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Authors offer cultural background on church conflict with Galileo


This is the cover of "Galileo's Telescope: A European Story" by Massimo Bucciantini, Michele Camerota and Franco Giudice, translated by Catherine Bolton. The book is reviewed by Brian Welter. (CNS)

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"Galileo's Telescope: A European Story" by Massimo Bucciantini, Michele Camerota and Franco Giudice, translated by Catherine Bolton. Harvard University Press (Cambridge, Massachusetts, 2015). 340 pp., $35.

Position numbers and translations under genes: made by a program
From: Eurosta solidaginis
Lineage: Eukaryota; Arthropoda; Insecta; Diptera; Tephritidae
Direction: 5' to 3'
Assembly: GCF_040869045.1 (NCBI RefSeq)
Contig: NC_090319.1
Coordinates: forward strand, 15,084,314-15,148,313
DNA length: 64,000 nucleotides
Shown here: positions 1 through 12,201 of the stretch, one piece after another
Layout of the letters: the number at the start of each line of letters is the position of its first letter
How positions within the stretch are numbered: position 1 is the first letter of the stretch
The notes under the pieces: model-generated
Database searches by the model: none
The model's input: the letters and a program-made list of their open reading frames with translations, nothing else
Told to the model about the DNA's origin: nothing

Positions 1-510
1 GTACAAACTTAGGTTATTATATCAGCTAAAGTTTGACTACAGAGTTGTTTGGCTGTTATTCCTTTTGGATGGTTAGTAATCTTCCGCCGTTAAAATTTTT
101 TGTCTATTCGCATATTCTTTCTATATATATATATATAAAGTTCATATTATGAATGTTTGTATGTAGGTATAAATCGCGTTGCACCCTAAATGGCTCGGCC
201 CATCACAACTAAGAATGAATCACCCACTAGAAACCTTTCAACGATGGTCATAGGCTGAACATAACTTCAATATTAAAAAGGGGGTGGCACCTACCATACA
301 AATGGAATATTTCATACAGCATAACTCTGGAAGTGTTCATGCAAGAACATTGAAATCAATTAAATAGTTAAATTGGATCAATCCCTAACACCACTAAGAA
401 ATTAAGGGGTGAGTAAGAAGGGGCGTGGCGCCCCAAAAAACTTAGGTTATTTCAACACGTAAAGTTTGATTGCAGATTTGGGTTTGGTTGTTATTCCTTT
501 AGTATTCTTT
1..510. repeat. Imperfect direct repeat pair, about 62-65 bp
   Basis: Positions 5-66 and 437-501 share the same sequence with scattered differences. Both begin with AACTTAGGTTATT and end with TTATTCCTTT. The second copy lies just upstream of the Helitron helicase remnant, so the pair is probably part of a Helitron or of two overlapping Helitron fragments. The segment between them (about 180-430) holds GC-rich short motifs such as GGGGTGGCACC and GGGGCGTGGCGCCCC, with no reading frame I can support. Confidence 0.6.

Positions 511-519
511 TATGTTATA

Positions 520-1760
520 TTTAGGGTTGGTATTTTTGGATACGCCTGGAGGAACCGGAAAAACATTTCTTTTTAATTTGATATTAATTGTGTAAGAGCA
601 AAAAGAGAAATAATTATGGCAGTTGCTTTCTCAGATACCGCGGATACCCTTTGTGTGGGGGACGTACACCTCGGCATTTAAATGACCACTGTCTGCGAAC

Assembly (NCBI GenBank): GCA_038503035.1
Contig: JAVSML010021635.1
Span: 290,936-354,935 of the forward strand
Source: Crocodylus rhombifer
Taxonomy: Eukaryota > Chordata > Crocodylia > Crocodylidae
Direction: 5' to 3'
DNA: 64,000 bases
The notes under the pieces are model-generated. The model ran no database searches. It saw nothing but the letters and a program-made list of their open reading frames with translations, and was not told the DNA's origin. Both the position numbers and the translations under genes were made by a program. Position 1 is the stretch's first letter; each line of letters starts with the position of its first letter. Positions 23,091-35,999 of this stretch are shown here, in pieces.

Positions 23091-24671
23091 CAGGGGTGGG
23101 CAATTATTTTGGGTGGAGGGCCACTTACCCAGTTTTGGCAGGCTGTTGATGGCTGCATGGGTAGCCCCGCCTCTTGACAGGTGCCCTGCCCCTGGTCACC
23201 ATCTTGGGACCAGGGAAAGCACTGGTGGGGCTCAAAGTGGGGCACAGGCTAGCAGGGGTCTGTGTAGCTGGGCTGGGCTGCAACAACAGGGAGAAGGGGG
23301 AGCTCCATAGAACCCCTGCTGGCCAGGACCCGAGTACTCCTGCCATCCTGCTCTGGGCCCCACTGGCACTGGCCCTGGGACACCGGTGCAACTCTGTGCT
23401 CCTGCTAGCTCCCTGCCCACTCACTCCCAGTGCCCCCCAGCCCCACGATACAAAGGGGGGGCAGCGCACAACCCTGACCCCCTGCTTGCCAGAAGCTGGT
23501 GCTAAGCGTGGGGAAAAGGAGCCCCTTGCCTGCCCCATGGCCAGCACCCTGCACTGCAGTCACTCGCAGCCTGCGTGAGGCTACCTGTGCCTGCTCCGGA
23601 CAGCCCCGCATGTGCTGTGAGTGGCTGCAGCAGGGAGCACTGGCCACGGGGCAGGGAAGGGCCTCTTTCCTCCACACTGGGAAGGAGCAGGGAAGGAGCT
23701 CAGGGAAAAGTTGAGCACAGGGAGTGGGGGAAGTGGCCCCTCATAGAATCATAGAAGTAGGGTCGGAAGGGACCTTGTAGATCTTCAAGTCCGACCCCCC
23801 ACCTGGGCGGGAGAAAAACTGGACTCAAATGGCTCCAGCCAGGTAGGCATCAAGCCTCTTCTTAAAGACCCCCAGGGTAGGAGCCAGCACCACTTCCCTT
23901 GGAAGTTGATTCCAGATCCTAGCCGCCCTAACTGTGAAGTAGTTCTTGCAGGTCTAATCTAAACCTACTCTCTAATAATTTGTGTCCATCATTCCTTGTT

As reflected in the subtitle, "A European Story," the authors of "Galileo's Telescope" present Galileo's astronomical discoveries of 1609-11 -- resulting from his modification of the Dutch "spyglass" -- as a European phenomenon that was as much philosophical and cultural as scientific.

The continent's leading political and social actors, in fact, desired and often received one of the great mathematician's telescopes, the best in the world, more than astronomers did.

The three authors' detective work, sifting through letters such as those between Galileo and Johannes Kepler, helps us see the strongly opinionated personalities involved in the great upheaval. As they note, Galileo gave to the world a new sky, one no longer pure and populated by angels and heavenly spheres, but one as corrupt and prone to decomposition as the Earth. The authors succeed in conveying the revolutionary nature of Galileo's work.

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